The U.N. Children's Fund says it is counting on a so-called peace dividend in Sri Lanka to help it reunite child soldiers in Sri Lanka with their families.
A cease-fire between the government of Sri Lanka and the Liberation Tigers of Tamil Eeelam has been in place since December and peace talks are to begin next month. UNICEF officials say there are other signs the rebels are willing to work to solve problems caused by years of fighting.
UNICEF official Jean-Luc Bories said the rebels are cooperating with UNICEF in trying to resolve the child soldier problem. During the past few months, Mr. Bories added that the rebels, known as the LTTE, have released more than 60 children.
"Although that can appear a drop in the sea because it is difficult to assess how many are in the LTTE forces, nobody knows, we take that as a major step forward and we also see that as a strong commitment from LTTE to UNICEF in terms of their compliance to their commitment in terms of child recruitment," he said.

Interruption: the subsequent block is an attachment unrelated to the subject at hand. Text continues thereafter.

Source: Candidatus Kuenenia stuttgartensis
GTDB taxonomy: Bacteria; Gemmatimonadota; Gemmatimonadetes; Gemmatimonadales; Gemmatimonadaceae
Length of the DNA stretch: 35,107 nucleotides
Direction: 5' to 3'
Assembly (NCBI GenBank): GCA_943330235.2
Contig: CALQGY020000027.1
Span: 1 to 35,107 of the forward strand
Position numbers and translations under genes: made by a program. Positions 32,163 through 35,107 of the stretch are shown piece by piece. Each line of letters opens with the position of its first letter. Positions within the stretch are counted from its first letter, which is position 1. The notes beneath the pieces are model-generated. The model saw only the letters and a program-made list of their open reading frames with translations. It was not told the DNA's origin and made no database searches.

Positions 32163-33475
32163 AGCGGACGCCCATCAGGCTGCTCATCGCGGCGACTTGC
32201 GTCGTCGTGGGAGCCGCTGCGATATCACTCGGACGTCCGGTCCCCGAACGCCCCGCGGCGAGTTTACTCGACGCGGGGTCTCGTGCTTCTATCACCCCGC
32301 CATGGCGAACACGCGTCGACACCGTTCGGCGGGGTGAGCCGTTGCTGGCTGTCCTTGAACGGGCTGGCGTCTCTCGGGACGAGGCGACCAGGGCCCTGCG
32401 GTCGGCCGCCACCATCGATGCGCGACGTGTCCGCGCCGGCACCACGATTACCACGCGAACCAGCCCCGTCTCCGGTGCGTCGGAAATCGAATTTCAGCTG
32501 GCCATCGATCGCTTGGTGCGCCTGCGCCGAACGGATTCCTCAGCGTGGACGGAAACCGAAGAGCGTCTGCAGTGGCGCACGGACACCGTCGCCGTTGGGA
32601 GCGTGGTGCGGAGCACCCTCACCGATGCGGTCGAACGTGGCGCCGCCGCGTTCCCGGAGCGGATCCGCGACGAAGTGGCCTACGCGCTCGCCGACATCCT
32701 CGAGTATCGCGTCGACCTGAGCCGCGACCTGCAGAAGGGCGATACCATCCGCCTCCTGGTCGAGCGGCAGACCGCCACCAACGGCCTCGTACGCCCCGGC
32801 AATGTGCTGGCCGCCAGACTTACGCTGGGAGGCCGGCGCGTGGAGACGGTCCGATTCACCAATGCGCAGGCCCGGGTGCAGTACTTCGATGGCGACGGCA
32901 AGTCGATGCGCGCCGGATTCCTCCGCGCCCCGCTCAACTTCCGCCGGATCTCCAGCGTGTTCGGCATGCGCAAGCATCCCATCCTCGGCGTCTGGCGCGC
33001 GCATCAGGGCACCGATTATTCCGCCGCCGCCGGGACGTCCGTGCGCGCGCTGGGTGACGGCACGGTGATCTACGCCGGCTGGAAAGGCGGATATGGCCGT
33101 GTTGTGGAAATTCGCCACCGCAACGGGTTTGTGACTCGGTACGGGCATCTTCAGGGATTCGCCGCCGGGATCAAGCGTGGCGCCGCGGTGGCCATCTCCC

According to Mr. Bories, the Tamil Tigers deny that they intentionally recruit children. They say that if they have recruited any under-age people it is because the youngsters were using forged birth certificates showing they were at least 18 years of age.
The UNICEF official says several agencies are participating in UNICEF's efforts to monitor child soldiers. He says this should make it easier to locate the children.